Smart is good, child-friendly is better

BANGKOK, 12 December 2017:Airport customer relations were in the news when AirAsia’s founder challenged the management of  Malaysia’s airport on its decision to raise the passenger service tax at KLIA2 to be in line with other international airports in Malaysia.

KLIA2 is the low-cost airport next to KLIA and home to AirAsia. Its founder and chairman, Tony Fernandes, is known for dishing out criticism of the airport’s management on pricing and delays in introducing smart check-in solutions.

Airports tend to make arbitrary decisions on customer services and fees without seeking passenger feedback.

A recent Amadeus report, that explores how airports can harness digital transformation to create greater value for airlines and passengers, noted passengers have the final say. They are the ultimate customers and if there is a choice they will travel through airports that have a strong customer driven management.

Amadeus sings the praise of staying ahead of the curve, by building a sophisticated IT environment to create value for airport stakeholders.

Although IT solutions that make airports smarter are always welcome, there are plenty of low-tech improvements that airports should take on board. They are usually ignored by high-flying research and studies.

For example how many passengers prefer bus transfers to and from plane to arrival lounges?

At Bangkok’s Don Mueang airport, passengers are gifted a  grand tour as the bus weaves around the terminal piers and then backtracks to the bus bay and a door leading to the arrivals corridor.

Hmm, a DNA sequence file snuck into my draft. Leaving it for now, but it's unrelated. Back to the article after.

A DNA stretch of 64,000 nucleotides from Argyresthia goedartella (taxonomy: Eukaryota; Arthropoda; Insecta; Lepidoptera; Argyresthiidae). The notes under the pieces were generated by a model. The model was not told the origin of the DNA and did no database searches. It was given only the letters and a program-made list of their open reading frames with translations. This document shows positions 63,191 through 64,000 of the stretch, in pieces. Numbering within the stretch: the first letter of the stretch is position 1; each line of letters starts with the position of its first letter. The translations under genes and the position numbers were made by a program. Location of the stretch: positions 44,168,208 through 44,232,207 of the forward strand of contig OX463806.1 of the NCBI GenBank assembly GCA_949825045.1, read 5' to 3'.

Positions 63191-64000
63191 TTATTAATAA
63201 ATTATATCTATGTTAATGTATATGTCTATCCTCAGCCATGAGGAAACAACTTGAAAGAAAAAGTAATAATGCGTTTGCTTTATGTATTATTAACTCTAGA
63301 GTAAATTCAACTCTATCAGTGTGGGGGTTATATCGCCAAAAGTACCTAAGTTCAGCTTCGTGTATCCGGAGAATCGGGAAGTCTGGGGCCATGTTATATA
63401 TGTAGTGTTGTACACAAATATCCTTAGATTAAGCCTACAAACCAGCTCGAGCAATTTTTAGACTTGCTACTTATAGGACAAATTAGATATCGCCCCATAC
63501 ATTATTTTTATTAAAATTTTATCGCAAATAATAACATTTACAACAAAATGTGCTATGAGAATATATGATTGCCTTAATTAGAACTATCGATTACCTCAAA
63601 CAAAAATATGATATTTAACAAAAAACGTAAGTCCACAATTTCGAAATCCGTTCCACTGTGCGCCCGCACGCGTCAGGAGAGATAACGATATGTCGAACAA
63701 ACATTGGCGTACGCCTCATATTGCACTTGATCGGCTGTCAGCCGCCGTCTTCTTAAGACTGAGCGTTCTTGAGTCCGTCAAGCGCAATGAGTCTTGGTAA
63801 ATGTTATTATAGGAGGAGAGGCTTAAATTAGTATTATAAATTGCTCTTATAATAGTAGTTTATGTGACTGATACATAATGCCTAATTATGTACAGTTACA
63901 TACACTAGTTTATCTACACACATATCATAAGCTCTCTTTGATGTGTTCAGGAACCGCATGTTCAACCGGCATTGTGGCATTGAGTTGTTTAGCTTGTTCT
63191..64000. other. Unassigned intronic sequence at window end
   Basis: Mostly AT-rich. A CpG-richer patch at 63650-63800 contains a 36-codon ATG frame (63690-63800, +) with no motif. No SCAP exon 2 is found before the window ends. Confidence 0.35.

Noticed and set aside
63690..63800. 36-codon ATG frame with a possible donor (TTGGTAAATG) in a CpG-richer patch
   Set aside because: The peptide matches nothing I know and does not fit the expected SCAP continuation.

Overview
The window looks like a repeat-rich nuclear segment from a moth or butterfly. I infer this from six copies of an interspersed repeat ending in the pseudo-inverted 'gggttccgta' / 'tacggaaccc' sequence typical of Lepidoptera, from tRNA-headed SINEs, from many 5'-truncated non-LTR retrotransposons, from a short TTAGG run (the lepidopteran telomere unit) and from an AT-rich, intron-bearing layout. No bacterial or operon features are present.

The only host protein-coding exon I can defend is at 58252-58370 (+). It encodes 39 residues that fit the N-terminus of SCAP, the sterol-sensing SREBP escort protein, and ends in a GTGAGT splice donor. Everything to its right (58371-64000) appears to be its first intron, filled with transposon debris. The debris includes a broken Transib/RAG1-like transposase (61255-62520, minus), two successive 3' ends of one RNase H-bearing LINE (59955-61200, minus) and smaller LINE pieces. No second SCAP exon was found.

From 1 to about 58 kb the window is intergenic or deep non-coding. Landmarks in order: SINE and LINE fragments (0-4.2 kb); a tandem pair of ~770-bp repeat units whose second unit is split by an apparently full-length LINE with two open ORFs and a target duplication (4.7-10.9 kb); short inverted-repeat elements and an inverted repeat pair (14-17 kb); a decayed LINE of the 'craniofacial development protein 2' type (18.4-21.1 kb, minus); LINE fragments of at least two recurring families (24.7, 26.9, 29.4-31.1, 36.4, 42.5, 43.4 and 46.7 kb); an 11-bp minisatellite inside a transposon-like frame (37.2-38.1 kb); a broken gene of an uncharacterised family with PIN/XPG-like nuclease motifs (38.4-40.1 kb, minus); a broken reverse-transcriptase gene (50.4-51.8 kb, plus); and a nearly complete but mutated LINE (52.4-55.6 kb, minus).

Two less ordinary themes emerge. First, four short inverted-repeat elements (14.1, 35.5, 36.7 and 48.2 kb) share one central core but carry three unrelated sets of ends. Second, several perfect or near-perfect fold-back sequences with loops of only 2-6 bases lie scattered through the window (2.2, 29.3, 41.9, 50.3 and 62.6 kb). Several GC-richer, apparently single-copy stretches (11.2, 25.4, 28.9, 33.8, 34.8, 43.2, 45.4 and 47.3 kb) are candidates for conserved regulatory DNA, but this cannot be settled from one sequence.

Do passengers enjoy the complimentary site tour? Probably not, as it adds 10 minutes to the airport transfer experience and they are in a hurry.

Do airlines and airports brainstorm how they deal with young mothers travelling with toddlers?  They are usually carrying their child and balancing hand luggage, most of it needed to care for a baby in travel mode.

A crowded bus transfer and the long walk to immigration is a hardship that can actually escalate into a nightmare if an overflowing diaper needs changing. Where are the infant rooms?

Airlines need to restructure their offer for mothers with young children. If there must be a transfer from remote parking, give them a different more comfortable version such as a commuter van where they can sit rather than be jostled like cattle on an overcrowded bus. Treat them like business-class passengers, or disabled travellers. Give them respect.

In a perfect airport environment the bus transfer is obsolete, a mother with children would be given a golf cart transfer from gate to the immigration checkpoints with a pit-stop at an infants’ changing room if required.

I have yet to see an airline that claims it is toddler friendly from a mother’s perspective.

Buses and diaper stops, caring for mother and child fails to make it in research papers. Not a smart enough topic? That leaves mothers and children to muddle through airports in near crisis mode and that’s a shame.